Release Date: December 8, 2010
Series: Dominic Grey #1
Buying Links: Amazon The Book Depository
Book Blurb (from goodreads):
A United States diplomat disappears in front of hundreds of onlookers while attending a religious ceremony in the bushveld of Zimbabwe.
Dominic Grey, Diplomatic Security special agent, product of a violent childhood and a worn passport, is assigned to investigate. Aiding the investigation is Professor Viktor Radek, religious phenomenologist and expert on cults, and Nya Mashumba, the local government liaison.
What Grey uncovers is a terrifying cult older than Western civilization, the harsh underbelly of a country in despair, a priest seemingly able to perform impossibilities, and the identity of the newest target.
The first work in a globe-hopping series whose protagonists investigate the world's most bizarre and dangerous cults, The Summoner is a stylish, haunting novel of mystery and suspense that will linger long after the last page is turned. 95,000 words (approximately 350 pages).
Reviewed By: Bea
It wasn't her nature to self-congratulate, but she’d played her part well. She had the feeling Grey would find what she needed. He was young, but had a competent air to him, and she recognized a quality in him she knew all too well, because she possessed it herself. Dominic Grey was a survivor.
"The Summoner" is a book that's hard to describe. It's mostly a mystery, but it's more than just that. There's philosophy and theology, and a fascinating look at voodoo and related religions. All of this is woven into the story; it adds to the mystery and also illuminates the characters. At times, Green has not only the characters but the readers questioning what is real, what is paranormal or magic, and is there a difference. The story is plot driven, not character driven, but the main characters are well done and I look forward to seeing them again in the next book, "The Egyptian" (sitting in my review pile). The main characters - Dominic, Nya, Viktor are complex and multi-layered. The secondary characters are not as complex but still well written. The story is set in Zimbabwe and it feels like you are really there; the country is not just atmosphere but part of the story.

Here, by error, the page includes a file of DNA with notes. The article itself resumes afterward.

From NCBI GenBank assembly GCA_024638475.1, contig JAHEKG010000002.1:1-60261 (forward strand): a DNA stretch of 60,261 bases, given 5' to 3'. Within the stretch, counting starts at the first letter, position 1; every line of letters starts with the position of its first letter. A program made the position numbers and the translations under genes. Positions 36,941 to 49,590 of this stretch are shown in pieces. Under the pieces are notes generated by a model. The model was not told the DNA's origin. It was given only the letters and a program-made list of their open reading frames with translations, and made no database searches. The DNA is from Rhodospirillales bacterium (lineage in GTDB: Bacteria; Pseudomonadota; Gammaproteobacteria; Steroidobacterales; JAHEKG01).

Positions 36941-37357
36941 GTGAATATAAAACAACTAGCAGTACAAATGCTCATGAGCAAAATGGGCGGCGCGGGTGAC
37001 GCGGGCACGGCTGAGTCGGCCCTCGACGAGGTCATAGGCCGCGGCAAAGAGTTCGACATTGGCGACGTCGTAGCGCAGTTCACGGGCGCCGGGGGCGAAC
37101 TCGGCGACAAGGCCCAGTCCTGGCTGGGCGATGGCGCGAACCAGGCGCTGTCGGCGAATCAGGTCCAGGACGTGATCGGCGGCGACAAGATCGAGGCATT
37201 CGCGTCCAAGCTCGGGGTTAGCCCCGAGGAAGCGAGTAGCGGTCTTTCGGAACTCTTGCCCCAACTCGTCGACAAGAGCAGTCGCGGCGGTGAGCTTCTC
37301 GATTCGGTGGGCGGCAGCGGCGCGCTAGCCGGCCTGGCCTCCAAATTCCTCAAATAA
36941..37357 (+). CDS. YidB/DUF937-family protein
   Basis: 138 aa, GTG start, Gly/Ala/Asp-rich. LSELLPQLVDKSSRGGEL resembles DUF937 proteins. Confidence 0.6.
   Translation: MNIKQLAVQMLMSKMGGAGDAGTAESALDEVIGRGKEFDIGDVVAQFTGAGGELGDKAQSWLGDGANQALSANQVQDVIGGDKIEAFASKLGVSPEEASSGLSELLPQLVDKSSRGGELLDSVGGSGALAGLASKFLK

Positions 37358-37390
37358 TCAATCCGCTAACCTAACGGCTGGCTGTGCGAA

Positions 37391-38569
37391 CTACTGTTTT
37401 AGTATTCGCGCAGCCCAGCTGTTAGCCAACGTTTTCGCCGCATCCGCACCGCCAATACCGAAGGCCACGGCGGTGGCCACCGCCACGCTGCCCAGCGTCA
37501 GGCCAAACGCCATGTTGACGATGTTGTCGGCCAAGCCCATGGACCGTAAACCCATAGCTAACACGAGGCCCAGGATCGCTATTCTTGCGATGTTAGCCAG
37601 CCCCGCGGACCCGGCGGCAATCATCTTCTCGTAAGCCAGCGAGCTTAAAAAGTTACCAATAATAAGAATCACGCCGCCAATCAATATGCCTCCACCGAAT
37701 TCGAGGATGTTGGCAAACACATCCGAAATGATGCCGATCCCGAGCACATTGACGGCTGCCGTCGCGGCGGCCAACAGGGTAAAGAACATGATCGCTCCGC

As the story went on, I kept changing my mind about who the villain was. There were many viable options and then something would be revealed or would happen that would appear to eliminate one, then later on they became a viable suspect again. I did consider the character who was revealed as the villain but discarded him/her. Green really kept me hopping, keeping up with the possibilities and the twists and turns. The language is occasionally over the top, but most often is descriptive. He knows how to show us, and not just tell us. This is a complex, chilling story, with a lot of depth. It will make you think and it will make you feel.
CIA had recruited him. They loved his profile: he’d lived almost his whole life abroad, spoke three languages, had no relevant family ties, scored high on the I.Q. tests, and was already trained in self-defense. Not trained, according to his former commander, but extraordinary. Gifted.
Cults conjured for Grey the worst religion has to offer: manipulation, gullibility, charlatanism.
Judeo-Christian tradition is rife with similar beliefs. You’ve simply been conditioned to Christian doctrine. Concepts such as resurrection, prophecy, the Virgin Birth, turning water into wine—these don’t sound fanciful or outlandish to you, even if you’re not a believer. They’re part of your milieu.”
A sinister curling of his lips caused a finger of oily unease to crawl down Grey’s spine.
The mask had been stained the disquieting color of boiled flesh, as if the dye had magically captured the flush of a finger just after it had been dipped in the saucepan.
The city writhed during the restless evening hours, stumbled past midnight, and then finally slumbered.
I received a Kindle book from the author for review.